The State Council recently promulgated the Plan for Mineral Resources Ownership Benefit System Reform with a view to transforming China's fiscal regime for the grant of mineral resources rights in an upcoming reform of the oil and gas upstream sector. The plan's primary purpose is to streamline the tax and fees system in China's mineral resources sector.
New guidelines on the regime for the use of natural resources with compensation were recently introduced. The guidelines are the first major document issued by the government to establish a full-scale regulatory system for the use of different kinds of natural resource with compensation. They provide a fundamental policy basis for establishing the system and will have a significant impact on the legislation governing China's use of its natural resources.
The National Energy Administration, the International Renewable Energy Agency and the People's Government of the Jiangsu Province recently held the second international energy transition forum. Part of the forum focused on distribution generation. As the conflict between energy and the environment continues to intensify, distributed generation systems are increasingly preferred by governments and enterprises. However, some issues have yet to be resolved.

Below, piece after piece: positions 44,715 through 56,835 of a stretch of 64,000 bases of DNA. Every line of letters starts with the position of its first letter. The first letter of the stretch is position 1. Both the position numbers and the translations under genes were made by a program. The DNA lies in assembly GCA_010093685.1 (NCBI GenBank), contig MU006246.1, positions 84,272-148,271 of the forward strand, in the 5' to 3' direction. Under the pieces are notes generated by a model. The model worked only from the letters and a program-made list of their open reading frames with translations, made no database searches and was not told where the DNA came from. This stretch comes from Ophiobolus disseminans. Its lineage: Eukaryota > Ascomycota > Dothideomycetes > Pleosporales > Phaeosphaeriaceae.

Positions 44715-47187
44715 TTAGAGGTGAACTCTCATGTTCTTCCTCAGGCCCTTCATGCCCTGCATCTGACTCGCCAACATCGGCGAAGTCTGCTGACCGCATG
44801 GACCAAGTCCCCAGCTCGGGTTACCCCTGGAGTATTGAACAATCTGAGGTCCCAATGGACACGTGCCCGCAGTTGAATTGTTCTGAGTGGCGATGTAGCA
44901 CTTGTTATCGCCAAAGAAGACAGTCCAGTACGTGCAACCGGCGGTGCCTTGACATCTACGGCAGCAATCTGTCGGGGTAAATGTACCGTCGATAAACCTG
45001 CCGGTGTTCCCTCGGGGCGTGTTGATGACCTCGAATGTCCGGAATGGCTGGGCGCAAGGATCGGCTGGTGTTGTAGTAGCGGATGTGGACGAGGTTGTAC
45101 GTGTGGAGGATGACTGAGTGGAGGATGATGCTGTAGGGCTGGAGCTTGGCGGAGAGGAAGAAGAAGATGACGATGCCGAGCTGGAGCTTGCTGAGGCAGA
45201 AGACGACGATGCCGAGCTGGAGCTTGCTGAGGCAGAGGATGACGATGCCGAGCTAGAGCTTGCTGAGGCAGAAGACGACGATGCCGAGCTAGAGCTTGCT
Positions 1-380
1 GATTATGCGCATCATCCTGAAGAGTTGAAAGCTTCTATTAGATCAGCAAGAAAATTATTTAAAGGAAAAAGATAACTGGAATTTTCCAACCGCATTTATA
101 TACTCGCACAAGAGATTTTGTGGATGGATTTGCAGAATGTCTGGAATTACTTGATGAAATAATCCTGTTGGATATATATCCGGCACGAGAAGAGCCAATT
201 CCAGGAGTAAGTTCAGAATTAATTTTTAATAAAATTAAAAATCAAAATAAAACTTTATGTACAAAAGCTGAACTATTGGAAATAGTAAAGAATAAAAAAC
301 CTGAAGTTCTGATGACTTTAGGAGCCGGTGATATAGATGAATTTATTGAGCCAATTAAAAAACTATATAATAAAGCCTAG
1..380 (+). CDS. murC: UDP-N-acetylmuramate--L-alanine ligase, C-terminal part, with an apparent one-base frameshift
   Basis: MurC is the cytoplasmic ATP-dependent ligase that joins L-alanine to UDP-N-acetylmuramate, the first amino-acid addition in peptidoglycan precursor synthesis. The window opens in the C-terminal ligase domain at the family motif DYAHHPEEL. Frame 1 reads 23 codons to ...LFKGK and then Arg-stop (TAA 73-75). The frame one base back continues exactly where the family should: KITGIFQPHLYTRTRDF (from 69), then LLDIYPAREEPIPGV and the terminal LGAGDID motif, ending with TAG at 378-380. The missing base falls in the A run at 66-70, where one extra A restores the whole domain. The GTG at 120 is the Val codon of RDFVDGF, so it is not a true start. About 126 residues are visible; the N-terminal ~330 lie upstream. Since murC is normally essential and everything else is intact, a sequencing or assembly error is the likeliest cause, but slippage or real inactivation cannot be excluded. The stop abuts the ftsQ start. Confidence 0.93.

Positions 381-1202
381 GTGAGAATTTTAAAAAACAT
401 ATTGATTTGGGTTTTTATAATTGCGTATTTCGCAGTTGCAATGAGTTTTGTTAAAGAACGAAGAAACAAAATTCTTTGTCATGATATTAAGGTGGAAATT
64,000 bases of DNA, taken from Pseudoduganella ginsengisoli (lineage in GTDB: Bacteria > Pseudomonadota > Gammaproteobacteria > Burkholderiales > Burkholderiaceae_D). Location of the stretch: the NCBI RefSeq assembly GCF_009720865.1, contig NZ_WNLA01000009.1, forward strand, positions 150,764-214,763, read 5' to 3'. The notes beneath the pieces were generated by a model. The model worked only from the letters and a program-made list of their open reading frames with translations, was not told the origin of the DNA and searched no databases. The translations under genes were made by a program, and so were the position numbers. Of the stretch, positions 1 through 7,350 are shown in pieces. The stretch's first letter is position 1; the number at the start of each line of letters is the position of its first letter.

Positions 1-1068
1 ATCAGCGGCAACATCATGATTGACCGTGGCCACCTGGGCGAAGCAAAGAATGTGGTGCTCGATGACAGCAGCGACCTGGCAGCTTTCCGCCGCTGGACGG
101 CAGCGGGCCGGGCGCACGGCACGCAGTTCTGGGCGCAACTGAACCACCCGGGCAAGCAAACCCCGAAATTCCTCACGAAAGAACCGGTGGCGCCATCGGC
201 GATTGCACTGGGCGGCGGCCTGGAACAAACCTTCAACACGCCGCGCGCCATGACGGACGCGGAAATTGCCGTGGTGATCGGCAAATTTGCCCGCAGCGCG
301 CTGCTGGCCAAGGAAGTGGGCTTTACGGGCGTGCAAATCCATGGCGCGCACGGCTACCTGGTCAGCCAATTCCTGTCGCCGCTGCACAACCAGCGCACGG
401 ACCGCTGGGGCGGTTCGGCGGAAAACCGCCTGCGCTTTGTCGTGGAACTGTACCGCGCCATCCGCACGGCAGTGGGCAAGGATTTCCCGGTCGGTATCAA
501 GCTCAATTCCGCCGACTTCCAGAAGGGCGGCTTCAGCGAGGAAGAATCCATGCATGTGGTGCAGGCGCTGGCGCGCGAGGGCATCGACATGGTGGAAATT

China still has work to do to develop its electric vehicle charging infrastructure industry and the construction and operation of the infrastructure continue to face many challenges. The Hunan provincial government recently promulgated local legislation in this regard, in an effort to regulate the industry's development in the province in the absence of national legislation.
The National People's Congress Standing Committee recently passed a presidential order to amend six laws, including the Water Law. The amendment to the Water Law illustrates the government's attempt to limit water use in light of the present shortage. Although the amendment relates only to water projects under Article 19 of the law, it is likely to be the beginning of a larger initiative to improve China's water regulatory system.
In 2015 measures were issued encouraging domestic and foreign social capital investors and operators to enter into gas concession agreements with government bodies. As such agreements involve both enterprises and government bodies, public and investor interests must be protected and managed equally. Wuhan provides an example of the adverse effect that concessions can have when not awarded in accordance with legal procedure.